Changes proposed to police intelligence gathering methods
The provisions of the Police Act on secret intelligence gathering methods and apprehending wanted persons are to be updated and clarified. The Government submitted its proposal to Parliament on 17 November.
The legislative proposal is related to the Government’s earlier proposal to Parliament to amend the Coercive Measures Act and the Criminal Investigation Act. The overall aim is to improve the efficiency of criminal investigation.
The provisions on apprehension of wanted persons would be clarified so that the provisions would also apply to persons other than wanted persons who have been ordered by a court to be brought to court, to be remanded or to be taken into custody.
Intelligence gathering methods could be used to prevent more crimes
The police could use covert intelligence gathering in an information network to prevent crimes. Covert intelligence gathering means short-term intelligence gathering in which the police may use false, misleading or disguised information.
In future, authorisation for telecommunications interception and data traffic monitoring would not be restricted only to certain network addresses and terminal equipment that were known at the time the authorisation was applied for.
The use of surplus information would be possible in the investigation of certain new offences for which the most severe punishment is more than two years. Surplus information means information obtained by telecommunications interception, data traffic monitoring, collecting base station data and technical surveillance that is not related to an offence or averting a danger, or that concerns an offence other than the one for the prevention or detection of which the intelligence gathering method has been used. The information could be used for purposes such as investigating the giving of a bribe or investigating a narcotics offence if the use of surplus information would be of particular importance for investigating the offence.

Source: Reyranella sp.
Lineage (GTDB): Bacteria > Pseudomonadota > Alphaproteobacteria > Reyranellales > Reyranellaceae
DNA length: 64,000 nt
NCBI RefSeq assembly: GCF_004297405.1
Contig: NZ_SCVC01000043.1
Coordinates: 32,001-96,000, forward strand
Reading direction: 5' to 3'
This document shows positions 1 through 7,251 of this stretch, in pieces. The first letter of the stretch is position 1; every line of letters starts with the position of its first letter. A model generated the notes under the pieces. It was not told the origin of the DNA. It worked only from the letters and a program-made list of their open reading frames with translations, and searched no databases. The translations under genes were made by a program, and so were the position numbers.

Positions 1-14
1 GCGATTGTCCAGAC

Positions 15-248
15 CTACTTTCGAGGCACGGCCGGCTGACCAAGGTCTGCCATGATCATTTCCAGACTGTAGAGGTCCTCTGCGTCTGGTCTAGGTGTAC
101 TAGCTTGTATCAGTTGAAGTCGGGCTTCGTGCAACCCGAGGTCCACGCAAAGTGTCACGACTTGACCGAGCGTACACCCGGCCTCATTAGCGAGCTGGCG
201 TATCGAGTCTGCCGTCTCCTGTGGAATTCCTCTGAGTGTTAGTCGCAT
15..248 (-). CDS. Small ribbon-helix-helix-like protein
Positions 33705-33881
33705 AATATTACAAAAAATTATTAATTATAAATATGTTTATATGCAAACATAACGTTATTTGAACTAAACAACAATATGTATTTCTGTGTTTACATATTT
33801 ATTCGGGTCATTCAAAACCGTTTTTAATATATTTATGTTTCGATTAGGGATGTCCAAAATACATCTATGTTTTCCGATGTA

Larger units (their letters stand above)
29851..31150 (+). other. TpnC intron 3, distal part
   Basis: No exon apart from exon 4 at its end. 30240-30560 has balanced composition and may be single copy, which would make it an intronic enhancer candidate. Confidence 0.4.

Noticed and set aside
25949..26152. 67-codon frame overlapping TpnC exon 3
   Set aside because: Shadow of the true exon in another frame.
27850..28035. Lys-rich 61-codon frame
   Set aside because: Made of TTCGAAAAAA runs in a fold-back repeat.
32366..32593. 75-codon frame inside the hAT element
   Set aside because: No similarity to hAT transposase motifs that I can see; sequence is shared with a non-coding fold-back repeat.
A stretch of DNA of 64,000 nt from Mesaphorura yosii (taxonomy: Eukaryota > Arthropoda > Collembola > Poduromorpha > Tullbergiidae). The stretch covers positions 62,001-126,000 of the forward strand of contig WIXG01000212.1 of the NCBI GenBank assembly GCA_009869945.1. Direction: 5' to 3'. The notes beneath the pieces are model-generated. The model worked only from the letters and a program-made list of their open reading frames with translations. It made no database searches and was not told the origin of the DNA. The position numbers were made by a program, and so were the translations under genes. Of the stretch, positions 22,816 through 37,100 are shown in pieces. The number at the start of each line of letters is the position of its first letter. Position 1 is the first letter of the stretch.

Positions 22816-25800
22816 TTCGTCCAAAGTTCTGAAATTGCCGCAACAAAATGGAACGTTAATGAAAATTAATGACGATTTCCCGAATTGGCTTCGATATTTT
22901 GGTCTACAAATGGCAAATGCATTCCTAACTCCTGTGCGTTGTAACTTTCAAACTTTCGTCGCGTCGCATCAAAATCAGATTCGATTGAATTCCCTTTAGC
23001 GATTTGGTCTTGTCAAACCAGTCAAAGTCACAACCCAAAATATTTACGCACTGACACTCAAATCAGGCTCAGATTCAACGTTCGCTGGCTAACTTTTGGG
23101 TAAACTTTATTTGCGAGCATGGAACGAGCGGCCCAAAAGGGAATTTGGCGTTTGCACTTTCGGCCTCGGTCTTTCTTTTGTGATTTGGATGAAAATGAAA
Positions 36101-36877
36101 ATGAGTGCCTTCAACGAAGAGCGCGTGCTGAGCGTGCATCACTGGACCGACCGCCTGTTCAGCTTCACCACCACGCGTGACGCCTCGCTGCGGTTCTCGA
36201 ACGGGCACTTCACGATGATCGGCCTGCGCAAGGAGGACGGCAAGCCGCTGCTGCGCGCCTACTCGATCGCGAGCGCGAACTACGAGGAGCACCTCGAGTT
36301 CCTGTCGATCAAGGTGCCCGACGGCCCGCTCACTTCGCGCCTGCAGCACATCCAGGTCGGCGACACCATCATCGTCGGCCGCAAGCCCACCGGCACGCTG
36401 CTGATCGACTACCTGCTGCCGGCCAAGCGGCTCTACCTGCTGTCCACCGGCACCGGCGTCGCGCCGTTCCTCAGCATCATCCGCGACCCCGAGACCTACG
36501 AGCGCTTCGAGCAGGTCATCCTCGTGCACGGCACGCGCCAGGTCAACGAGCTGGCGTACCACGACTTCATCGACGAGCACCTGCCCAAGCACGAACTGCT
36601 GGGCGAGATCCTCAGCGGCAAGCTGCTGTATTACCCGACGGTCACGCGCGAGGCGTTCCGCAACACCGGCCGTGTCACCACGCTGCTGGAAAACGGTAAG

Undercover activities could be used to prevent homicides
The current type of additional requirements for the use of undercover activities would not apply if intelligence gathering were being used to prevent a homicide. The police could use undercover activities to prevent a single homicide. The use of undercover activities would no longer require that criminal activity must be planned, organised or professional or involve the likelihood that it will continue or be repeated.
The Act is scheduled to enter into force approximately six months after its approval.
Marko Meriniemi, Senior Ministerial Adviser +358 295 488 561, [email protected]